Ian Fleming, born May 28, 1908, is a 20th Century author best known for creating the James Bond series. Alongside three brothers, Fleming grew up in a particularly influential family in an affluent area of London as his father Valentine Fleming served in Parliament. Sadly, Ian was just 9-years-old when his father died in World War I, having chosen to fight for his country.
Following his father’s unfortunate death, Fleming went on to attend Eton College, by far one of the top schools in all of Britain, and Sandhurst, an elite military academy. After graduating, he briefly worked at Reuters news agency before attempting a career in high finance. However, as World War II began it became clear that Fleming’s interests lay somewhere else.
Throughout the war, Fleming paid close attention to the role of espionage in world conflict. He was able to do this after receiving a commission in the Royal Navy and work in British Naval Intelligence before eventually becoming the assistant to Admiral John Godfrey, director of Naval Intelligence. During this role, Fleming was given private information on how Britain planned to win the war, travelling around the world on numerous occasions to manage intelligence operations.
Almost immediately after the war ended, Fleming began writing a novel using all the experience he had garnered over the last decade. The influence is clear throughout the James Bond novels, even down to the inspiration behind the character. For instance, ‘M’ is clearly modelled after Fleming’s own boss Admiral Godfrey. As to whether the plots of James Bond books were inspired by true events we will never know, as Fleming was sworn to secrecy.
The series began in 1953, with the release of Casino Royale. Although Casino Royale received little attention at the time, it went on to inspire numerous movie adaptations and has become one of the best-known instalments in the franchise. It has everything; suspense, thrill, triumph and, according to online casino Betway, an unforgettable game of baccarat. Fleming soon released a sequel to his first novel in 1954, entitled Live and Let Die, which was swiftly followed by both Moonraker and Diamonds Are Forever.
As the tales kept on coming, more and more readers began picking up copies to see what their favourite bad guy-busting, women-wooing, card-playing British spy was up to. It’s even rumoured that American president John F. Kennedy was one of Fleming’s avid readers, alongside Prince Philip. In total, Fleming released 12 James Bond novels as well as a number of short stories based on the spy. He even saw Sean Connery bring his beloved character life in 1962’s Dr. No. It’s even possible that Fleming’s input in this first Bond movie helped cement Bond as the protagonist in one of the world’s most famous, lengthy film franchises, which has starred the likes of Daniel Craig, Pierce Brosnan and Roger Moore.
To this day, new generations of authors continue Fleming’s legacy by publishing new chapters in the James Bond story. On the official Ian Fleming website, alongside the classic tales penned by the author himself, there are new series, such as Young Bond written by Steven Cole, which many readers now consider canon. Moneypenny even has her own spin-off created by Kate Westbrook, in addition to numerous graphic novels created by some of the most talented illustrators and authors of our time including Andy Diggle, Luca Caslanguida and Van Jensen. Arguably the most impressive modern series though is the continuation of Bond, which already features 28 accepted novels by a number of well-known authors such as John Gardener, Sebastian Faulks and Anthony Horowitz.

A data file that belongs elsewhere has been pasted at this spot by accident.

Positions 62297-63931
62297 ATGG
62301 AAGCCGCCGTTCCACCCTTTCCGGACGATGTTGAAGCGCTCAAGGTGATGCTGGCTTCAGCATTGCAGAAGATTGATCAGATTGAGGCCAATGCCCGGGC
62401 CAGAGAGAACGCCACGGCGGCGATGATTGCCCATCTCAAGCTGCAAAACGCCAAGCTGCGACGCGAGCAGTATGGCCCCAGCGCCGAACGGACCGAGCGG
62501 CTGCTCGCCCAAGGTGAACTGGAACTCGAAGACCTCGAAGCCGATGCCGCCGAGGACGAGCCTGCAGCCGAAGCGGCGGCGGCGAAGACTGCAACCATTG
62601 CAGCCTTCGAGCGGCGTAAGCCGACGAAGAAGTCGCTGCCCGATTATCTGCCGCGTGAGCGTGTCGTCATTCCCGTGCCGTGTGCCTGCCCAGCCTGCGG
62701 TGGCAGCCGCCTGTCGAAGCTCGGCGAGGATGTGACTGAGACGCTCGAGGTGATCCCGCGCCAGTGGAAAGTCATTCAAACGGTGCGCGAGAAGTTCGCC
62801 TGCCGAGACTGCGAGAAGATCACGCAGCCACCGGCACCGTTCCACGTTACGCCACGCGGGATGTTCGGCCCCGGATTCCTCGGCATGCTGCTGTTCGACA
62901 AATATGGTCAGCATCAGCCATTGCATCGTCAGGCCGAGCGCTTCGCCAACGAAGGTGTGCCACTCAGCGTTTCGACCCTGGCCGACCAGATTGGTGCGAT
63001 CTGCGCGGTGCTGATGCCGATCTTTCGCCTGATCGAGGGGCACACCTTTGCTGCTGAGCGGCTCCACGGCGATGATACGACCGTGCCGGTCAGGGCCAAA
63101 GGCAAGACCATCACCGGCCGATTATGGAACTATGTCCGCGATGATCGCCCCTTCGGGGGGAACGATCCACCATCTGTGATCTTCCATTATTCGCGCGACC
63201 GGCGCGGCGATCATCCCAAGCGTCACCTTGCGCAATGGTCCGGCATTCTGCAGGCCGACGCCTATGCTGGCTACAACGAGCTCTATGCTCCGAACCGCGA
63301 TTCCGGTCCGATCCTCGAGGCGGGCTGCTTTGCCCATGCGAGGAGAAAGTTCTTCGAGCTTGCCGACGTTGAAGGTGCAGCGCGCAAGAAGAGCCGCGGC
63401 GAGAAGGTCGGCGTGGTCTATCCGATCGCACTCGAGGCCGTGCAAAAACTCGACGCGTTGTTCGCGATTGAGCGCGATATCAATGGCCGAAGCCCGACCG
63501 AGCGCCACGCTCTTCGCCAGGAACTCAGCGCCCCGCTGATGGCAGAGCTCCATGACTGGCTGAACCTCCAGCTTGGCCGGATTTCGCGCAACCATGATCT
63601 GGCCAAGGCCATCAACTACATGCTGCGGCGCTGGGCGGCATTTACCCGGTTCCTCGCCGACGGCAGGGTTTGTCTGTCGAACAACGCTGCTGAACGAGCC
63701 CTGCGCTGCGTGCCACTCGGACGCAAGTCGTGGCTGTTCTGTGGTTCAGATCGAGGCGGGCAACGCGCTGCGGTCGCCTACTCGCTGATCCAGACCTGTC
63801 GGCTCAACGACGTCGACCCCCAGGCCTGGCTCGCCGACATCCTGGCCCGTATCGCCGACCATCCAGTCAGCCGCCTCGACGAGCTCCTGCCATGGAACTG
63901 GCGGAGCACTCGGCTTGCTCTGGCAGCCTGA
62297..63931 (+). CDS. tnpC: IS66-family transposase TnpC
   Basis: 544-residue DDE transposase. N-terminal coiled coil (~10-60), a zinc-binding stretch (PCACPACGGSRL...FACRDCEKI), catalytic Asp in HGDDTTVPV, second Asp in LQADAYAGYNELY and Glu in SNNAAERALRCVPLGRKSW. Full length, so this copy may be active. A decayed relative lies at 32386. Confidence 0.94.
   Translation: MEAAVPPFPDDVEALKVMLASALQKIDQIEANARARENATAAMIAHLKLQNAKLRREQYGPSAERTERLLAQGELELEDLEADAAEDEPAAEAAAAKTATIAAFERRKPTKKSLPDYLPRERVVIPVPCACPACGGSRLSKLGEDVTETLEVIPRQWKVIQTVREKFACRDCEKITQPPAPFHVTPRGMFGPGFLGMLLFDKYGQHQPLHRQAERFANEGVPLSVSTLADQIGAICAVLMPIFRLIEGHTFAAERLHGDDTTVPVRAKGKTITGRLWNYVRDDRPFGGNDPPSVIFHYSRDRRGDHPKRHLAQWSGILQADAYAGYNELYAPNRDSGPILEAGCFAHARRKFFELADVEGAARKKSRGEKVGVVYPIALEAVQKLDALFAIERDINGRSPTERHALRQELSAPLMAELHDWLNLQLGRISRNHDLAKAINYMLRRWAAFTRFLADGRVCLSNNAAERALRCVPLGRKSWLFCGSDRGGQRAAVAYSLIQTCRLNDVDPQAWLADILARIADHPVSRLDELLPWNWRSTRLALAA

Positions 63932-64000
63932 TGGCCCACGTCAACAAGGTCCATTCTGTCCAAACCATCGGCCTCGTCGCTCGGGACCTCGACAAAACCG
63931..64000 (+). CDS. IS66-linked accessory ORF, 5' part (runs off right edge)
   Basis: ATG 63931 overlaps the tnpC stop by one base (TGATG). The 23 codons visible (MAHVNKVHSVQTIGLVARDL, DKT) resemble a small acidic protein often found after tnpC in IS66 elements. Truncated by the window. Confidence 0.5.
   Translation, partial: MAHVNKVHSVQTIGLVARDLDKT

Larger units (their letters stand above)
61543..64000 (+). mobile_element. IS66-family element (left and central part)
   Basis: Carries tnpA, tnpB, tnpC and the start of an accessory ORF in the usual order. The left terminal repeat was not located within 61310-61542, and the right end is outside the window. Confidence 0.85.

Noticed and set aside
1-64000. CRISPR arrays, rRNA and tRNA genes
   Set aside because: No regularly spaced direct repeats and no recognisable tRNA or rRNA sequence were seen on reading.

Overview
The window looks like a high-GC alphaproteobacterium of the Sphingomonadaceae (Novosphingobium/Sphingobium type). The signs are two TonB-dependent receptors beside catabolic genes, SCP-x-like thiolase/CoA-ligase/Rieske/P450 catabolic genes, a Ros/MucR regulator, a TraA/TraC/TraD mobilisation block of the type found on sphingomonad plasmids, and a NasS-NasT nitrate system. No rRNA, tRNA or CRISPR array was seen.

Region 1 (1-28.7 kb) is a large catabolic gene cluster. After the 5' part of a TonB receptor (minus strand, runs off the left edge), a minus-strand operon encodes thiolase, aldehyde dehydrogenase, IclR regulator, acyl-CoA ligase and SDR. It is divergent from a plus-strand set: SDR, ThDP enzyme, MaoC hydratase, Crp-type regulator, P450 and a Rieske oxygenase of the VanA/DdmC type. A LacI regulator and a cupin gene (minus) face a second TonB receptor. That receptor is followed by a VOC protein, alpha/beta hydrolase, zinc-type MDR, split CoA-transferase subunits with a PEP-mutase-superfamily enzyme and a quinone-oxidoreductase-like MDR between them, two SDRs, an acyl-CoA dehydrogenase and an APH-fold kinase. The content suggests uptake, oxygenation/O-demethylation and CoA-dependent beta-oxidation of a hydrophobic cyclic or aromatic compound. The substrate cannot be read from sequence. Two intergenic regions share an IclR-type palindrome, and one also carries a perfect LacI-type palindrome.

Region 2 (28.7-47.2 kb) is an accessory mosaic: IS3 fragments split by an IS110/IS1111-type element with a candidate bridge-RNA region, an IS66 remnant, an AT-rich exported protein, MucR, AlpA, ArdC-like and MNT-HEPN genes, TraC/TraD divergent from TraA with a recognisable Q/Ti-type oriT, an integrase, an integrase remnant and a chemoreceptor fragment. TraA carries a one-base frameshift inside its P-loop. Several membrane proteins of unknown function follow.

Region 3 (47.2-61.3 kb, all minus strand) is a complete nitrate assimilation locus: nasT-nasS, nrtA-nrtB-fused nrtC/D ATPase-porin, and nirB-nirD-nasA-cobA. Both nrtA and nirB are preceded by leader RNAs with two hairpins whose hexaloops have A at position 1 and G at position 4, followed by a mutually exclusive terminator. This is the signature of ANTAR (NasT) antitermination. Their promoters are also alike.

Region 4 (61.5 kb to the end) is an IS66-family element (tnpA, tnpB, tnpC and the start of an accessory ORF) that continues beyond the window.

Chitty Chitty Bang Bang
Of course, avid readers will know that the James Bond novels aren’t Fleming’s only popular releases. Sometime before the release of the first James Bond novel, Fleming had married his beloved wife Anne Rothermere. In 1952, the couple had welcomed their only child Caspar into the world. It was for his only son that Fleming wrote Chitty Chitty Bang Bang: The Magical Car.
Released on October 22, 1964, and illustrated by John Burningham, Chitty Chitty Bang Bang is the last book Fleming ever wrote, though he did not live to see it published. It is said that Fleming took his inspiration for the 48-page story from a series of aero-engined cars created by Louis Zborowski at Higham Park in the early 1920s, no doubt wanting to inspire his young son once the magnificent author passed away.
Like the James Bond series, Chitty Chitty Bang Bang was adapted into a film, which was released in 1968, having been penned by Roald Dahl and Ken Hughes. It also inspired a musical, produced by Albert R. Broccoli, pitched as “The Most Fantasmagorical stage musical in the history of everything”.
Hopefully, Fleming would have enjoyed the musical thoroughly, as well as the numerous spin-off novels and movies that his James Bond series has received. It truly is a credit to him that so many new generations want to pick up his novels and propel them forward into the future, despite the original author no longer being with us.
References & Sources
Bond – Johan Oomen on flickr – Some Rights Reserved
Guest Author Bio
Matthew Wright is a content editor who graduated from Kings College in London. A writer by day and reader by night, he enjoys cooking and cycling on the weekends.